Michael E. DeBakey VA Medical Center - Houston, Texas
Mobile Tablets Support Emergency TeleStroke Care
In dealing with acute strokes, it’s said, “time is brain.”
With that in mind, VA Connected Care is providing mobile tablets to VA care teams to support VA’s National TeleStroke Program (NTSP) and to help ensure the quickest possible care is available for Veteran patients.
As is the case with non-VA hospitals throughout the nation, some VA medical centers lack the expertise or staffing to provide 24/7/365 acute stroke consultation. NTSP was designed to assist sites in overcoming these challenges by using mobile and telehealth technologies to bring acute stroke expertise to the bedside anywhere in the country.
Image: The VHA-issued tablets enable VA TeleStroke care teams to activate TeleStroke protocols immediately in the event of a possible stroke.
NTSP moves away from traditional telecommunication hardware and is basing their platform on tablets. These tablets equip VA Providers with video teleconferencing, specific mobile applications (e.g., VA Video Connect, Image Viewing Solution, Patient Viewer), and enable quicker solutions than earlier technology systems.
|Dr. Sharyl Martini, Medical Director for VA’s National TeleStroke Program||Dr. Glenn Graham, VA Deputy National Director of Neurology|
“We’re taking something that we, at VA, have designed to work in an outpatient capacity and are adapting it for emergency use,” said Dr. Sharyl Martini, Medical Director for VA’s National TeleStroke Program and a neurologist at the Michael E. DeBakey VA Medical Center in Houston . “We have seen first-hand the dramatic benefits of TeleStroke in acute stroke treatment, and are excited to offer this approach to our Veterans.”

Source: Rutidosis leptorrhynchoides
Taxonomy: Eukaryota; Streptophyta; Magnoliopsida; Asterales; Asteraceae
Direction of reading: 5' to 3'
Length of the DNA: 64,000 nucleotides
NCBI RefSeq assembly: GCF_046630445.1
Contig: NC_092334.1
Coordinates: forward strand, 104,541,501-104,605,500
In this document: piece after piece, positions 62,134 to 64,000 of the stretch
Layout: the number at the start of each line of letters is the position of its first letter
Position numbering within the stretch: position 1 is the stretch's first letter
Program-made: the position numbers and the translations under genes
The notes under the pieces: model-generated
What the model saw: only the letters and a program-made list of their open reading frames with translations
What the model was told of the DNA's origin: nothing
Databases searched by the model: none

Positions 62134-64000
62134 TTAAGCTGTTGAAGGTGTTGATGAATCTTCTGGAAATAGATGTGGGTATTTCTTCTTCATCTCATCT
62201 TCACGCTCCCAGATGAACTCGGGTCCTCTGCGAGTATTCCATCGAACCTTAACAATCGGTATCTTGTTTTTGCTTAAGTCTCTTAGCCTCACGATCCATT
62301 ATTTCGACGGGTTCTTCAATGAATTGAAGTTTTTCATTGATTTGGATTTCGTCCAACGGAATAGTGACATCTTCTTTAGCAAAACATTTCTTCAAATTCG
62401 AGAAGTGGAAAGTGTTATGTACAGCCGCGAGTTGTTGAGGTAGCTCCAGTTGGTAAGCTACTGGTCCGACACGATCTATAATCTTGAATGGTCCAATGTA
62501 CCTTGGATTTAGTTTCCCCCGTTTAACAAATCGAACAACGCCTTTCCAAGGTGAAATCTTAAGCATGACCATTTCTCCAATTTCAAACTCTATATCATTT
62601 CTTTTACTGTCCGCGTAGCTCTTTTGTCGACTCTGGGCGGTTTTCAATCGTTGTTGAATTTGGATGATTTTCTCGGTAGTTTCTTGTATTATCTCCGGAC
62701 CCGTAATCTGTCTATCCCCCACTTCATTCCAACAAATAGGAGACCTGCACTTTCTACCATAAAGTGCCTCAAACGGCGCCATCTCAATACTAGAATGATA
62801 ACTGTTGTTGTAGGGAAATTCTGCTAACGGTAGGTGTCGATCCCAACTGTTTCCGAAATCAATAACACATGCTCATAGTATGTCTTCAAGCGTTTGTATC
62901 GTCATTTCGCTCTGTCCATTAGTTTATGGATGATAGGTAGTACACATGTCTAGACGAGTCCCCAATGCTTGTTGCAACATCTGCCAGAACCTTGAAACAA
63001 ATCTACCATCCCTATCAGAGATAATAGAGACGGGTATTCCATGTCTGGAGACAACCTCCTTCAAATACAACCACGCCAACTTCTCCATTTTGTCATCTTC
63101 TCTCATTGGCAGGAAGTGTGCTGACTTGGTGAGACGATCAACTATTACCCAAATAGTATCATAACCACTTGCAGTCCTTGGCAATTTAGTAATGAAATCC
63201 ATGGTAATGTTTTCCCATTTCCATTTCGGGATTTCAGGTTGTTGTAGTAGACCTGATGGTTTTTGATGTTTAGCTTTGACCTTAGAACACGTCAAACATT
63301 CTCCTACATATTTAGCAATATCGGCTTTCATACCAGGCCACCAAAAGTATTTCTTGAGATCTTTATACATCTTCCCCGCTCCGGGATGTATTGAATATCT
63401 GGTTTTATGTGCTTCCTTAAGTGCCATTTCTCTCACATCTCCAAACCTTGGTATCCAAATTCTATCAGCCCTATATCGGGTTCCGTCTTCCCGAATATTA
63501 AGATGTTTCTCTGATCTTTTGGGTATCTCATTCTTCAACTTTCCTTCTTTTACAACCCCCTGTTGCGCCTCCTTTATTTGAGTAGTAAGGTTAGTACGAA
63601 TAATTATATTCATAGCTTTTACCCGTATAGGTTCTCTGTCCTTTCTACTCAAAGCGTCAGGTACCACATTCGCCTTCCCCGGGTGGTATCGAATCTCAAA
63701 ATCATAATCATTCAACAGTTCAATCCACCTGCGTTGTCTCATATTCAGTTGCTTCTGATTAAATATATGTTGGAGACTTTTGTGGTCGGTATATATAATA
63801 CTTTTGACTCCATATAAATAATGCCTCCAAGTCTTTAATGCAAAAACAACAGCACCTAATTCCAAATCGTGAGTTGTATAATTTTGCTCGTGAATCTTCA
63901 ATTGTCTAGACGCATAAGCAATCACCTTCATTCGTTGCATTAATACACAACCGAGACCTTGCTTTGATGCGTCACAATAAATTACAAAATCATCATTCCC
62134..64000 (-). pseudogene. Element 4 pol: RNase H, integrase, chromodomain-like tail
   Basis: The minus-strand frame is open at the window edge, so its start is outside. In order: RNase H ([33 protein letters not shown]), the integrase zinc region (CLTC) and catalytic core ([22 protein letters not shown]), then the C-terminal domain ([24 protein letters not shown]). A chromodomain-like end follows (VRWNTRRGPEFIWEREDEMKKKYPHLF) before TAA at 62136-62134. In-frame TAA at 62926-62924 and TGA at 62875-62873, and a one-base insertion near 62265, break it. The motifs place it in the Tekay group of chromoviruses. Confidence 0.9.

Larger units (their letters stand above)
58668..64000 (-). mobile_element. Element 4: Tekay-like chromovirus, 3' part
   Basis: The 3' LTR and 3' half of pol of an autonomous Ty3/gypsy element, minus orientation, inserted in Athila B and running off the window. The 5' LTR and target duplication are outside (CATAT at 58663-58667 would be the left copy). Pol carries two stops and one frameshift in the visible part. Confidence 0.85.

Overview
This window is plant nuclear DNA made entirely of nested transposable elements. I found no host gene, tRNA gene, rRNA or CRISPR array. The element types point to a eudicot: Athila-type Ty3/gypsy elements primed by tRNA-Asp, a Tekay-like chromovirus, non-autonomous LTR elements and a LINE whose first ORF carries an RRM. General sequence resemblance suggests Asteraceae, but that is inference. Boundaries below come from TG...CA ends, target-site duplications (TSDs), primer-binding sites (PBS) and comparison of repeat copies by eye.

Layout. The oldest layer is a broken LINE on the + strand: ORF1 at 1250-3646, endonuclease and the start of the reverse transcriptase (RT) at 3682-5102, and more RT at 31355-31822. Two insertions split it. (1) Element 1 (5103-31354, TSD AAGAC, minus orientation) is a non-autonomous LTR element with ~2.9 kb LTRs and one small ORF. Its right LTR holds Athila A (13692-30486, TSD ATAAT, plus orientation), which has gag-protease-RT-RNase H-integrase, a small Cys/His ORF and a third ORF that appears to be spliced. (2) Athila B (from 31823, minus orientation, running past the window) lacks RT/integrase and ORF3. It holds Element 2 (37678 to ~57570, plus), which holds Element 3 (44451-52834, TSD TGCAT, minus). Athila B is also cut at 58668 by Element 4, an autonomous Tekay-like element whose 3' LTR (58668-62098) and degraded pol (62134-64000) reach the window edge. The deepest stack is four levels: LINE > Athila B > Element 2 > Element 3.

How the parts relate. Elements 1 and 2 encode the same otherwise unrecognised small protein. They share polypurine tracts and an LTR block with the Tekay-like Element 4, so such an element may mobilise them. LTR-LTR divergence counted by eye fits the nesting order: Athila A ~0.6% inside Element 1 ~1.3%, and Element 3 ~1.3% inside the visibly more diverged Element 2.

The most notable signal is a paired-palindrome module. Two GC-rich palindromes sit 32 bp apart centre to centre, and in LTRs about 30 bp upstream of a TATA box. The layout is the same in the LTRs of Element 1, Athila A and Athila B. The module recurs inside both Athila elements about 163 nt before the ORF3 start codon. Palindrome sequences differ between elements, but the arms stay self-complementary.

VA facilities that partner with the NTSP will have access to some of the country’s best academic stroke neurologists, enabling emergency room consultations during the critical first 60 minutes of acute stroke onset. NTSP is not only benefitting Veterans in the treatment of acute stoke, but is also leveraging mobile technology to increase access, improve health outcomes and lower costs.
“Medicine has been relatively slow to adapt to new technology,” said Dr. Glenn Graham, VA Deputy National Director of Neurology. “What’s appealing about this program is that we are on the leading edge of a trend that we are going to see more of in the future, which is using 21st century tools in clinical medicine.”